Ron Weasley

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Weasley in wizard action

“That orange mo-fo really sucks!”

~ lead singer Harold Potter

Ronaldo Charlton "Ron" Weasley was the drummer for the classic rock band "The Gryffindor Binge-Drinkers". Regarded as the stupid, ugly, unimportant guy who nobody cares about — much like other drummers — Weasley vowed to become an important ... and failed, miserably, to such an extent that he was eventually banned from his band's own gigs. He later became a wizard and a teetotaler.



Ronaldo was born the sixth child of Arthur and Molly Weasely. Unfortunately, like everyone else in the family, he's a ginger.[1]

Conflict in the wizarding world and Ron's role in it[edit]

Actually, Ron's the reason. His polyamorous marriage with his sister triggered a row of protests, led by Lord Voldemort and supported by Lucius Malfoy. These were the wizards who thought wizards should not be immoral. They thought that marrying one's sister was bad and immoral, which was of course wrong. The rest of the protesting wizards wanted the Sex Bomb called Ginny for themselves. ("Licking Red Hairs" goes a poem by Snape.) But seeing that they would not get her, they joined the protests.

Relationship with Harry[edit]

It's well known that Ron and Harry share a very close friendship, in a relationship often compared with that of George and Lennie from John Steinbeck's "Of Mice And Men". Of the two, Ron is shown to be the more cowardly — as frequently shown in the books, Ron often becomes terrified by even the slightest opposition, a fact made worse by his tendency of spontaneous urination. This even becomes an important plot point, as Harry must follow the trail of bodily fluids left behind after a shrieking Ron runs terrified from the sight of a cockroach and hid in the bushes surrounding Hogwarts.

There has been much speculation into how close Ron and Harry's relationship is, the idea that they are more than just good friends has been spoken about often. Ron's frequent visits to Harry's room and possibly bed have been noticed on several occasions. But also his many visits to the headmasters office, which mysteriously has been soundproofed recently, suggest Harry may not be the only man for him.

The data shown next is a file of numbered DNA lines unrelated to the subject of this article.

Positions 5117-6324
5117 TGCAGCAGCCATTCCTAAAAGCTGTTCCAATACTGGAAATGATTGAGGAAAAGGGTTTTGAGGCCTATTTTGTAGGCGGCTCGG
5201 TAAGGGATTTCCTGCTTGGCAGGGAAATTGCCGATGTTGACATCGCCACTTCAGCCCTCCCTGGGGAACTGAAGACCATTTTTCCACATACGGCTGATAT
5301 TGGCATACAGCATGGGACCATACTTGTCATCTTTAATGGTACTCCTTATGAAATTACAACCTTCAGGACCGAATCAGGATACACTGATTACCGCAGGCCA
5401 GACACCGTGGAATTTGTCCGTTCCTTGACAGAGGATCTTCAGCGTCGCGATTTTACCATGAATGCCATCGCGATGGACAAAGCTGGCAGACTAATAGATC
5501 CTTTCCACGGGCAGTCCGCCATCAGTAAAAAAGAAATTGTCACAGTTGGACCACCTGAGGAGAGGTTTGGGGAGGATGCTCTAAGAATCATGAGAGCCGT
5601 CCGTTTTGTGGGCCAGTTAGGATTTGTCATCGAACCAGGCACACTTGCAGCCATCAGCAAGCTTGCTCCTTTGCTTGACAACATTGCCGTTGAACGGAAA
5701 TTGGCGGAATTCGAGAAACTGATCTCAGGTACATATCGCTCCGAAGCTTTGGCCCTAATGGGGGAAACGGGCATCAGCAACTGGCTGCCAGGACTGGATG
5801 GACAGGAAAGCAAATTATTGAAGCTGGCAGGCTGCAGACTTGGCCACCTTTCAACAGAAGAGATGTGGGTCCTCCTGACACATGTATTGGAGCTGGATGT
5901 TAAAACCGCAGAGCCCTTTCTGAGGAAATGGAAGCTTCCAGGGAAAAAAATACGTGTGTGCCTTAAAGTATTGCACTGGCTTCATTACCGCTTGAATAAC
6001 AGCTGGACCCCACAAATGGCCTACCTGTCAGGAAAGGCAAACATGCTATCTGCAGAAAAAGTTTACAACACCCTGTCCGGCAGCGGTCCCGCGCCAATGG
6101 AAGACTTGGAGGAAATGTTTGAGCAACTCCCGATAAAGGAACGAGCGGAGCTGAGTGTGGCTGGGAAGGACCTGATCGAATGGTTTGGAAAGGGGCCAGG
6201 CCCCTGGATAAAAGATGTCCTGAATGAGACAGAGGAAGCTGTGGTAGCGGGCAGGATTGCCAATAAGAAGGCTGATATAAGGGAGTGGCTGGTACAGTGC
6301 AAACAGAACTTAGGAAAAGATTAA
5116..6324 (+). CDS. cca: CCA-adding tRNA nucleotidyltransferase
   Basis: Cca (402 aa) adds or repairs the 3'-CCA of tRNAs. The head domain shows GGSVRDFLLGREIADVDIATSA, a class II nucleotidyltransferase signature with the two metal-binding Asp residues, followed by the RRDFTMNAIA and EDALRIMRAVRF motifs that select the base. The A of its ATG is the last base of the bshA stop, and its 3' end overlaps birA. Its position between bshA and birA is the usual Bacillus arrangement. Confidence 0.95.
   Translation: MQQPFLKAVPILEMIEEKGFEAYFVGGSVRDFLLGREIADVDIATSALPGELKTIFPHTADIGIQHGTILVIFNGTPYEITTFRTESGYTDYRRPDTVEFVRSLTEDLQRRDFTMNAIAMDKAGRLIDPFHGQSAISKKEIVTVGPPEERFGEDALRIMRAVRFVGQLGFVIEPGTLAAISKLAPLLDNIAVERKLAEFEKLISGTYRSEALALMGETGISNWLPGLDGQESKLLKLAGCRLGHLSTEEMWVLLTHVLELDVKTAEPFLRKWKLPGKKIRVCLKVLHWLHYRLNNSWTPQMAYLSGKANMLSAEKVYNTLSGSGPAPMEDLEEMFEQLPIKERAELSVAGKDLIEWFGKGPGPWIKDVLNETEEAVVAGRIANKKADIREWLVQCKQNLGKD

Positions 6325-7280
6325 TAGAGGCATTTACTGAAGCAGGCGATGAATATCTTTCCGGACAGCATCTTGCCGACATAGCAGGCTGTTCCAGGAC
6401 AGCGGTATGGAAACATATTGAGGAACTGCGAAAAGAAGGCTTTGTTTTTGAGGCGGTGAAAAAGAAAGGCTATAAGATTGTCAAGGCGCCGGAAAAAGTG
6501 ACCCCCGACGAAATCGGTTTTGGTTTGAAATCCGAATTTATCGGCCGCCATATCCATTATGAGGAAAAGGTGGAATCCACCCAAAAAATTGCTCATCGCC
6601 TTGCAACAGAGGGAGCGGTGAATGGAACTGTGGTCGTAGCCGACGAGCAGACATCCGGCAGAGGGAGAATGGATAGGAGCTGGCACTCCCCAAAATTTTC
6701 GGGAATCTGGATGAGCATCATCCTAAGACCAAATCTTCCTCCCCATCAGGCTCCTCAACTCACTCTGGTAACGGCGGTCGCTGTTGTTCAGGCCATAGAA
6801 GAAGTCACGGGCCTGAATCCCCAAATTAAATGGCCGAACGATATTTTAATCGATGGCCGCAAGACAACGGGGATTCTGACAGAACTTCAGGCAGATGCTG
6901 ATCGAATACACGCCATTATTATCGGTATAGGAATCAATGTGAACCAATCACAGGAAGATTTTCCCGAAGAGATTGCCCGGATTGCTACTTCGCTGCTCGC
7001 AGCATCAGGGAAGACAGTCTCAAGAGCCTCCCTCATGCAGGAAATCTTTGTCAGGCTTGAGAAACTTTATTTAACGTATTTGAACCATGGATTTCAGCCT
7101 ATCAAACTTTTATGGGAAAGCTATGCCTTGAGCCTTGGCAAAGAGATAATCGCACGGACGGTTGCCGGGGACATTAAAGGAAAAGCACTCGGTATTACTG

Ron's sexuality is a point of contention among fans. Though many claim that, while Ron and Harry hold a close relation, the two are merely friends. However, several scenes in the books dispute this theory. In the first book, "Harry Potter and the Philosopher's Stone", Harry is shown late at night pleasuring himself while thinking of Ron. Later, in "The Order of the Phoenix", the two share an extended makeout session in Chapters 17, 24 and 38. In the seventh book, "Harry Potter and the Deathly Hollows", Chapters 20–26 consist solely of various sexual interactions between Harry and Ron. Rumor has it that J.K. Rowling, in desperation to pad the final book, merely directly copied scenes from the thousands of fanfiction already written about the coupling of the two.


The National Association for the Advancement of Gingers (NAAG) reports that Rowling's depiction of Ron Weasley, both in the books and onscreen, portrays gingers in a negative light. Reddy McIrish, head of the NAAG, complains: "The Harry Potter book series would lead elementary and junior high school students to believe gingers are a shy, self conscious bunch, who automatically defer to, and seek the authority of, a more commonly hair colored best friend." The NAAG also claims the book perpetuates the stereotype that gingers are clumsy, nervous, and poor while only the last one is true.

Future work[edit]

Ron is currently signed up to appear in M. Night Shyamalan's musical remake of The Wizard of Oz Movie. He also has scheduled appearances on The Oprah Winfrey Show, and The Apprentice.

See also[edit]


  1. Everywhere.